Review: Matrixxman – Homesick (Ghostly International)

Matrixxman has been flying high on acclaim over the last couple of years, but I’ve remained a little unsure exactly who he is in a musical sense. Dirty squirty acid, reams of deep, classic feeling house and smooth not-quite techno have all found places on his records, all coloured by a slickness and crisp production aesthetic that occasionally seems to sand off the rougher edges. In some ways he reminds me of Palms Trax, another artist of undeniable talent who seems to delve deep into seams of older material for inspiration only to return to the surface and wash a little too much of the muck off. I like the muck. It’s what good things grow out of.

Homesick, Matrixxman’s first album, hits all of those previously mentioned bases along its 12 tracks – for the most part. It’s noticeable that it tends to shy away from the squelching acidic brilliance of his Stuxnet release on Spectral Sounds, and tames the similar tones here down into more polite beasts, nor does he quite hit the same heights of sultry, loose limbed funk as he did on his Dekmantel record from last year, which is a bit of a shame because it seemed to show a side of his work that was verging on becoming something with an ear for experimental textures and the way they complimented a more conventional take on house.

Still, it’s a big album and there is a lot that is very likeable. As a sampler of where he’s been, where he’s at now and where he might go in the future it’s probably a better marker than either of the above examples. It also brings together those disparate strands of taste quite well into a considered, complete and fairly rounded whole which gives the album a common purpose. The overriding sense is of a record that gives room for the big tunes to really roll. There isn’t much here that is going to be described as experimental – Thick beats, tight motifs and melodies that are both airy and moody are all given time under the room one spotlights. Tunes like Augmented or Network Failure bristle with a confidence and sense of purpose and liberal feeling of deep, prime time movement tied into their economic emotional weight.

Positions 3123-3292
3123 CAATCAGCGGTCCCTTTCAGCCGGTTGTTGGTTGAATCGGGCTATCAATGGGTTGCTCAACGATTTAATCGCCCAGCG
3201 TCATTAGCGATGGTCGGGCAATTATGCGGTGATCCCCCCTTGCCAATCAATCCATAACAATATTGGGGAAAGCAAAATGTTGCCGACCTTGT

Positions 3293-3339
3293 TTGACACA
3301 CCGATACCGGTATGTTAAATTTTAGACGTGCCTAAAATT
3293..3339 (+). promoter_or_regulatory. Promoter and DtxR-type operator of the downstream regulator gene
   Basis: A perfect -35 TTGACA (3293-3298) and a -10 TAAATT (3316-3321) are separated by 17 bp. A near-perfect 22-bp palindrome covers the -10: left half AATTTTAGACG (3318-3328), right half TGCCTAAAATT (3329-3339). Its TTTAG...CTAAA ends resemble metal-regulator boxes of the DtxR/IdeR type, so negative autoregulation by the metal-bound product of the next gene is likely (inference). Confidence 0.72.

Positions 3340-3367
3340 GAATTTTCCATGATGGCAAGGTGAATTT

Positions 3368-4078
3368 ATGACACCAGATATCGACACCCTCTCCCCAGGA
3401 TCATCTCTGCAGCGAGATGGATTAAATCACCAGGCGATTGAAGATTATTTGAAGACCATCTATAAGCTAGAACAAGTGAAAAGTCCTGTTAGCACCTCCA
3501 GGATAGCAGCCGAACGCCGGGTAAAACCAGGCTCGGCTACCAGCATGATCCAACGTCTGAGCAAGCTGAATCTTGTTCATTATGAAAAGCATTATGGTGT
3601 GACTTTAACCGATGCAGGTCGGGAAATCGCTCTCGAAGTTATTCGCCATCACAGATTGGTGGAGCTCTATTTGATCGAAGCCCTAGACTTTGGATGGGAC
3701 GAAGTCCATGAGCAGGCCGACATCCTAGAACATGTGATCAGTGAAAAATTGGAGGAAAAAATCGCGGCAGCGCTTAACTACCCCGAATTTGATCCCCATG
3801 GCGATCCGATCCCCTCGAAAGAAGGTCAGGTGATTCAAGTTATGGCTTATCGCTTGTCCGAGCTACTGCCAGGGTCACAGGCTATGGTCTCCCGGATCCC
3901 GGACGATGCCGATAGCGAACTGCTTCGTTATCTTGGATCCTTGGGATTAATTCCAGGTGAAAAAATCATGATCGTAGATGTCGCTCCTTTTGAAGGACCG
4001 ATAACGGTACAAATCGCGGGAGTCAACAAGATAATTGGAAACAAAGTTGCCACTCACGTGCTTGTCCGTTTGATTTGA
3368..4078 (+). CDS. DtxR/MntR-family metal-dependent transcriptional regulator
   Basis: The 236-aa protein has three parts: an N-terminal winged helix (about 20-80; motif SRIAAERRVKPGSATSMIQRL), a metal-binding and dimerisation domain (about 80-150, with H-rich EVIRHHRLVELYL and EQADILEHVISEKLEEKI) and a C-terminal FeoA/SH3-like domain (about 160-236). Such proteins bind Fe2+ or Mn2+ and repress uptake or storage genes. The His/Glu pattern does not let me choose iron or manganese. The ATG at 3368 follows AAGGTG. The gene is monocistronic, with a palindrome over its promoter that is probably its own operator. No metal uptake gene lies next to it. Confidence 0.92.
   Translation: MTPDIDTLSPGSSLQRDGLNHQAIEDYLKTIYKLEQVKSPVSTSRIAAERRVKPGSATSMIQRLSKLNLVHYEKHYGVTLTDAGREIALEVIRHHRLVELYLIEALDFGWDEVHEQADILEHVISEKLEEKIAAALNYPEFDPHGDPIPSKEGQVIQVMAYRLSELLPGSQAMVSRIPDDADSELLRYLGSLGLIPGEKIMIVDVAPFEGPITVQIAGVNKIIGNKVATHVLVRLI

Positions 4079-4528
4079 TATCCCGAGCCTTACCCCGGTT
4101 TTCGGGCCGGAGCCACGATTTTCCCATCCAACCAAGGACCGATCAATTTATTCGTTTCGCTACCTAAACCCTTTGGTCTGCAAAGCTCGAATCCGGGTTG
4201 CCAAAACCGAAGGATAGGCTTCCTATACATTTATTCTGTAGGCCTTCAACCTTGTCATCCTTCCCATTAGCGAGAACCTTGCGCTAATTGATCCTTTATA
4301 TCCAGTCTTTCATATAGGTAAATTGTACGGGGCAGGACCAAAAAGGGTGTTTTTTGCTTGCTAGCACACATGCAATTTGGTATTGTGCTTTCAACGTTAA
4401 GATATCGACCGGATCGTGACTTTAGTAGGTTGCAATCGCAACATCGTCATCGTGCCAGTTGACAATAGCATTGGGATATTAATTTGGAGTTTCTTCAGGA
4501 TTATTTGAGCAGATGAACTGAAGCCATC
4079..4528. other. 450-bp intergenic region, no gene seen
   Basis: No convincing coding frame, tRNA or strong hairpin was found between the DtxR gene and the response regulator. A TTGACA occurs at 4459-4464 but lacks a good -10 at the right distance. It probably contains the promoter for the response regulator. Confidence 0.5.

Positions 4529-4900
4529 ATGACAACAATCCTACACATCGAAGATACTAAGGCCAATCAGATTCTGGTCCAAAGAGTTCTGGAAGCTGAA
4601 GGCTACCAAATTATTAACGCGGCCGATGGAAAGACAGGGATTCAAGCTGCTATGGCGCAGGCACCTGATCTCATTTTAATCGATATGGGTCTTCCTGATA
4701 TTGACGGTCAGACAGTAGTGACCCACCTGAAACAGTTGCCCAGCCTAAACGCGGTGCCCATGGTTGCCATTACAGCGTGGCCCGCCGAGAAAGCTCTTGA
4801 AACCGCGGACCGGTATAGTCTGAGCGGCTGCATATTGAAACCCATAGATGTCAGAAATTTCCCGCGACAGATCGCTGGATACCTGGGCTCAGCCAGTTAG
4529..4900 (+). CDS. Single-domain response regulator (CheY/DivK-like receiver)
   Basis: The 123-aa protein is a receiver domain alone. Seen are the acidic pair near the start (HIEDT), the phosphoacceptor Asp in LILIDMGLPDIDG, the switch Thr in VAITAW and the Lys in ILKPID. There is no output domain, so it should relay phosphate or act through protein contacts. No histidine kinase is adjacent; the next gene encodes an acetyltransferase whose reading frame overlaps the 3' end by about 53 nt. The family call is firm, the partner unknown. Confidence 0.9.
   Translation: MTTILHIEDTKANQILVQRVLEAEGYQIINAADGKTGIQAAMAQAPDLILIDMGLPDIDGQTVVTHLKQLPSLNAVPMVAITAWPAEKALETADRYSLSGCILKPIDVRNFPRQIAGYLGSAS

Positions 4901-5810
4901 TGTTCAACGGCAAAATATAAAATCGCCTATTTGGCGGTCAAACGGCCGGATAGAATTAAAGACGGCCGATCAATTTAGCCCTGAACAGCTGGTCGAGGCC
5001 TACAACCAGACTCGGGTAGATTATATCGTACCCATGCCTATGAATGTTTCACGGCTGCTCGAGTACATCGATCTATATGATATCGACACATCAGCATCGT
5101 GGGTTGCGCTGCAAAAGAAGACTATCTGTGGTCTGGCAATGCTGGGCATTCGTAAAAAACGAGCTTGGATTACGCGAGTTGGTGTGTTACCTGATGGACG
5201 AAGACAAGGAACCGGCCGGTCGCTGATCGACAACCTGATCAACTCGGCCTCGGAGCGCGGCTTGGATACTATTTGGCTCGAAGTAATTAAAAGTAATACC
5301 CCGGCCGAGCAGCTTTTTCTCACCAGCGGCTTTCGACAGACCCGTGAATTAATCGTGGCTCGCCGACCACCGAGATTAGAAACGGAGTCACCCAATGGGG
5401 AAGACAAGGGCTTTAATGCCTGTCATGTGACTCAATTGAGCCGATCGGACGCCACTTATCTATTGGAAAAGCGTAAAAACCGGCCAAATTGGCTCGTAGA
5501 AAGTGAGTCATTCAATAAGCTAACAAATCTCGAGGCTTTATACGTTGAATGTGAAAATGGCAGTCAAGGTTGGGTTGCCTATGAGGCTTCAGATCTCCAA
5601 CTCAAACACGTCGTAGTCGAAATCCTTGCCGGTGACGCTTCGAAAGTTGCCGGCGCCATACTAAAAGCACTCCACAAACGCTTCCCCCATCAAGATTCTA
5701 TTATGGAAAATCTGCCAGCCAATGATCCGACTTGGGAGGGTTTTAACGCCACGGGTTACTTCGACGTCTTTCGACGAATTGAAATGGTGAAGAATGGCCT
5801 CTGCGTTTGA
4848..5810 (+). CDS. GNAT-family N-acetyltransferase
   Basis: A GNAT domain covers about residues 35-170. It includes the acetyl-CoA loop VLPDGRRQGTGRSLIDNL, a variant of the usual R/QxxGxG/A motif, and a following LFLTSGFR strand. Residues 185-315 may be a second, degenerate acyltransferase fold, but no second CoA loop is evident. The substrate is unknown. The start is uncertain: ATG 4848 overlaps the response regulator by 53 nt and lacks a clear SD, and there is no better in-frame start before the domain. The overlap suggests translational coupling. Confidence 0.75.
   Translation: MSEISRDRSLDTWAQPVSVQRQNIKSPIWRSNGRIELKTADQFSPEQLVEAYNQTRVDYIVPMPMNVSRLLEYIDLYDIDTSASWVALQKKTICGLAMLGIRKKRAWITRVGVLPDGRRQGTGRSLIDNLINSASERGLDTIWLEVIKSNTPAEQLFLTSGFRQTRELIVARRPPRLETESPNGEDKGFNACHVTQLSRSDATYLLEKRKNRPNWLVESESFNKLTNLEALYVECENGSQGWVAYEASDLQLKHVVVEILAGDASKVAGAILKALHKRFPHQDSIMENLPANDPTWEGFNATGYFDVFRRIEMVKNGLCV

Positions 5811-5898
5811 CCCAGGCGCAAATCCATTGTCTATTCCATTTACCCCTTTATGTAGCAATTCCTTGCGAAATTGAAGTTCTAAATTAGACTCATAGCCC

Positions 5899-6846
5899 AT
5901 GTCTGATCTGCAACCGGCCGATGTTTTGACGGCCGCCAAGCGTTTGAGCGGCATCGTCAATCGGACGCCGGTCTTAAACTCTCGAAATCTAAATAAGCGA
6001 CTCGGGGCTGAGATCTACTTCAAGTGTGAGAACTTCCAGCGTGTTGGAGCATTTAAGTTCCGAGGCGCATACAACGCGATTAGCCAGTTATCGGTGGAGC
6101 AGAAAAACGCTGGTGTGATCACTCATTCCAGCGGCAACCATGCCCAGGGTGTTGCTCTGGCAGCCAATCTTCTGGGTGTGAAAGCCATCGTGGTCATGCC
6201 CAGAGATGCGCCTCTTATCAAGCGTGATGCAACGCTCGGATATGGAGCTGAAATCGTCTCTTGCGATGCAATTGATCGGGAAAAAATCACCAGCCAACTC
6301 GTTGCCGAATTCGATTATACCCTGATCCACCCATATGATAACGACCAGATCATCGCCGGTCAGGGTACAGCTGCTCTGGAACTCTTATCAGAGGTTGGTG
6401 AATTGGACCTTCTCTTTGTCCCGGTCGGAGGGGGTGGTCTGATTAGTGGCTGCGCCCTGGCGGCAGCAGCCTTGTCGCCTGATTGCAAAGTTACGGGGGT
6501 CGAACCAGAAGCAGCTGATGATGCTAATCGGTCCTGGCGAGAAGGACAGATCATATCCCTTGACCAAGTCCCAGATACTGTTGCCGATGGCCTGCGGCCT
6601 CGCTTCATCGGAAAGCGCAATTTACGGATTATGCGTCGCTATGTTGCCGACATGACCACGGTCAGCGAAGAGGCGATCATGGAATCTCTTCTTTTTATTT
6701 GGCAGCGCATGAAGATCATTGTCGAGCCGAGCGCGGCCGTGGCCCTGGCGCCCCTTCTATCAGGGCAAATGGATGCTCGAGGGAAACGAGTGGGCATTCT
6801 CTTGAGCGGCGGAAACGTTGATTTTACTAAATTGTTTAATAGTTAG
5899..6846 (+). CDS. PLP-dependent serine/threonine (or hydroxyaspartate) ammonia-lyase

The best moments, like the refined Model 500 swing of Hit Me Up (with Vin Sol) or Red Light District’s chilled Electroid grooves open the music up, cuts down on the moodiness and add a funk and playfulness that expands vistas and allow a little light in. Red Light District, in particular, shines under the interplay between stabs, squirts and wiry pads.

In fact, the album feels a little like a seesaw between the moments of denser sound, all heaving beats and rigid progressions, and the more wilfully wild. The exception is possibly Switchblade where a perfect storm of thunderous toms and drizzling percussion lays the groundwork for a deliciously sharp synth to cut right to the heart of the tune. It bangs in a self assured and genuine way; a serious tune but one that loses itself in the moment.

It’s not a bad album, but its one that could have done with a little less focus on thick, well polished route one techno because it shines in its more wistful moments. And Homesick could have done with more of them, perhaps at the expense of a couple of the ambient interludes which are scattered throughout. As I said, it’s a big record, but it’s one that comes to life when the smaller moments are allowed room to work their undoubted magic.

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